When: Late Miocene (~ 11 - 6 Million years ago)
What: Shansitherium is a fossil relative of the giraffe. Giraffes are a commonly used example of an easy to see evolutionary transformation, the neck getting longer and longer, and here is some of the evidence used to show that hypothesis. Shansitherium lived in the late Miocene of China, and falls closer to the giraffe line than any other extant clade of artiodactyls. It possesses horns like that of the modern giraffe and okapi, which probably would have been covered with skin in life (these are called ossicones), but over all looks much more like a moose than a giraffe.
Today the Giraffidaehas only two living species, the giraffe (duh) and the okapi, and is only found in sub saharan-Africa. In the Miocene however this group was far more diverse, with Shansitherium just one example of the over a dozen species that roamed all over not just Africa, but Asia and Europe as well. The late Miocene was a time of cooling and drying climates in much of the world, and this is probably what lead to the reduction of species in this clade.
Reconstruction by Willem van der Merwe.
Reconstruction by Carl Buell.
When: Eocene (~48 million years old)
Where: India and Pakistan
What: Indohyus is a fossil artiodactyl that falls on the lineage leading to whales. The discovery of an almost complete specimen Indohyus helped to answer one of the long standing questions in the early evolution of whales. All living whales are carnivorous (with diets ranging from vertebrate prey to tiny invertebrates), however, all other living artiodactyls are predominately herbivorous. As all fossils assuredly related to whales showed both aquatic and carnivorous adaptations, it was a mystery as to which came first in the evolution of the cetaceans. Enter Indohyus. This fossil lacks any carnivorous adaptions in its dentition, but has several adaptations for spending time submerged - most notable are an ear region that looks a lot like that of previously known fossil whale ancestors and bones with increased density. These features would have allowed the animal to hear better underwater and to stay submerged easier, respectively. Isotopic analysis of its dentition and bones suggests that Indohyus spent a good amount of time in waters, but fed on land plants - much like the modern Hippopotomus. It has been suggested Indohyus fled to the water to avoid predators, like the modern African Mousedeer, which has been documented spending almost five minutes underwater to escape predation. Indohyus was about 3 feet (~1 meter) long from end to end, thus it would have had many potential predators in the early Eocene world.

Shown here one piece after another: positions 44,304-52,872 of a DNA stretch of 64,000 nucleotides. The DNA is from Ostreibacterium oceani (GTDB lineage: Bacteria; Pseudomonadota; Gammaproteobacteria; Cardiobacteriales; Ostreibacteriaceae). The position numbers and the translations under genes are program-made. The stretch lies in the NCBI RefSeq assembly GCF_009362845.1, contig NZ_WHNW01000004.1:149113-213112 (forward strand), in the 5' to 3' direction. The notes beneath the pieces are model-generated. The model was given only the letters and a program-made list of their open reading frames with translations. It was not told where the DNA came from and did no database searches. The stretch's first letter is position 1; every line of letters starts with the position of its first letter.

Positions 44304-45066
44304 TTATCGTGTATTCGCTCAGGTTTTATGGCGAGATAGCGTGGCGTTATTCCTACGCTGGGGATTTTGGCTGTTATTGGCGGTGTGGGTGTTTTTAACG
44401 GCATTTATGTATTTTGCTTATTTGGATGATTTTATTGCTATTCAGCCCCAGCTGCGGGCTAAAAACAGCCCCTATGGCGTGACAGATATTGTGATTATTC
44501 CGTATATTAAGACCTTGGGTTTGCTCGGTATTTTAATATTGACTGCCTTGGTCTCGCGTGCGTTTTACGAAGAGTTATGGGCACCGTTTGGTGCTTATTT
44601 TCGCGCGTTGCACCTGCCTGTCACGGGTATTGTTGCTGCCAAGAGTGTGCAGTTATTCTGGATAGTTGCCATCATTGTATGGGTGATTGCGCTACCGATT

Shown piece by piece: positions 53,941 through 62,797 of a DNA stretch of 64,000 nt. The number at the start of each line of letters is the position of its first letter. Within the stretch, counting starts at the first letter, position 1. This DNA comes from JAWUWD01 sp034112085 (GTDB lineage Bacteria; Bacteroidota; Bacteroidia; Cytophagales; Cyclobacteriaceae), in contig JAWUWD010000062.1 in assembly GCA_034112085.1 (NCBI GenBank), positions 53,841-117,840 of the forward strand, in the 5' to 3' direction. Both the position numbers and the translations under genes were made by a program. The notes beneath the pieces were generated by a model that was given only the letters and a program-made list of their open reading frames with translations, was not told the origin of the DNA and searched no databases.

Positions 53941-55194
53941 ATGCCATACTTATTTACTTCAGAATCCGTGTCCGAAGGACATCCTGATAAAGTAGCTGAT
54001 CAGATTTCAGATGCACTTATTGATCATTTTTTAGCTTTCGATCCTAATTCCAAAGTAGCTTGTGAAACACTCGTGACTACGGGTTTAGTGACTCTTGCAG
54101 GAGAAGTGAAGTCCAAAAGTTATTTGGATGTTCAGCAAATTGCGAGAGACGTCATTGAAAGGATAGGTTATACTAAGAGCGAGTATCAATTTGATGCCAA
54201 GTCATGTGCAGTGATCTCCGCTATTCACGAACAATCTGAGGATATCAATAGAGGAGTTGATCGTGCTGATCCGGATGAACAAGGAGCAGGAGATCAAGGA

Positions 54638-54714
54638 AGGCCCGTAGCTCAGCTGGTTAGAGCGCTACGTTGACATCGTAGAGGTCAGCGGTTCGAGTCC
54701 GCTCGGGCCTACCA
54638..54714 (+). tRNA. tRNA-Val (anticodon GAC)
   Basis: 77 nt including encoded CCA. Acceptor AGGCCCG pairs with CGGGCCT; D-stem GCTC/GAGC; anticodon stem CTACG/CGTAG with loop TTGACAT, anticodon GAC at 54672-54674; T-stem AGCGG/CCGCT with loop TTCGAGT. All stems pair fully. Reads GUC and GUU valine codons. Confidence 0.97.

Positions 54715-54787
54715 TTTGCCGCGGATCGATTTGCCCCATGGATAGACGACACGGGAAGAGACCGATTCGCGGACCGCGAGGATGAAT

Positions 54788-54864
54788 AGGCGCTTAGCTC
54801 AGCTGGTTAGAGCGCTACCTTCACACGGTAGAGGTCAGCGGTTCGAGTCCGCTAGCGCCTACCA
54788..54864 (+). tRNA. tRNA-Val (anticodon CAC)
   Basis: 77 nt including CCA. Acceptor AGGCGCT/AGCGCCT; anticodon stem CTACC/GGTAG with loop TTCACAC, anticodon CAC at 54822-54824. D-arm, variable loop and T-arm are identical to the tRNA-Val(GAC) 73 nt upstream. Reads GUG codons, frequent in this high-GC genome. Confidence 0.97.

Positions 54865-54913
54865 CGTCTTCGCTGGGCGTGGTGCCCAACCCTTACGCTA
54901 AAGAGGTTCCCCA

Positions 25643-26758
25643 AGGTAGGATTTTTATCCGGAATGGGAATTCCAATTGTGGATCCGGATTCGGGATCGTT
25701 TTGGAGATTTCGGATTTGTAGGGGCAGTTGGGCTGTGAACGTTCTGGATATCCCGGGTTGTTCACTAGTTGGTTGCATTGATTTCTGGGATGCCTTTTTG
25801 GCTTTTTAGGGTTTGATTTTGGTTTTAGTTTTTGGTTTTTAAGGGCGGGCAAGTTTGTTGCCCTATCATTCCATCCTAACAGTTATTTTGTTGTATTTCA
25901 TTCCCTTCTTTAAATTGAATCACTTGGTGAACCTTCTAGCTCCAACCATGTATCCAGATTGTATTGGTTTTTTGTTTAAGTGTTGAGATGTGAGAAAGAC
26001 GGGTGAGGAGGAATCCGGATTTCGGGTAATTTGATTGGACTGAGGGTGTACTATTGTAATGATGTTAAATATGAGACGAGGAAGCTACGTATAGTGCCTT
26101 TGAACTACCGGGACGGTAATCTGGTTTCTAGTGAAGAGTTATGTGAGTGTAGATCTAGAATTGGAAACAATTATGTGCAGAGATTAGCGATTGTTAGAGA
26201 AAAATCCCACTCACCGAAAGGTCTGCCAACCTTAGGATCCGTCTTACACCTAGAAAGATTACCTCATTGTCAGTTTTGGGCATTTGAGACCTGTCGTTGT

Phylogenetic analysis place Indohyus at the base of what have traditionally been referred to as ‘archaeocetes’; a paraphyletic lineage of fossils more closely related to whales than to hippos. The term Cetaceamorpha is used for the group that includes all living whales and all fossils more closely related to them than to the hippos. Falling very near Indohyus is an animal called Diacodexis. I will highlight this animal more in a future entry, but to be brief it shows none of the aquatic adaptions of Indohyus, but has simular dentition. Thus, the current hypothesis of basal whale evolution is that small deer-like animals first went into the water, possibly for protection from predators, and then later became carnivorous.
When: Late Eocene (the formation is dated from 37 to 34 million years ago)
Where: Inner Mongolia, China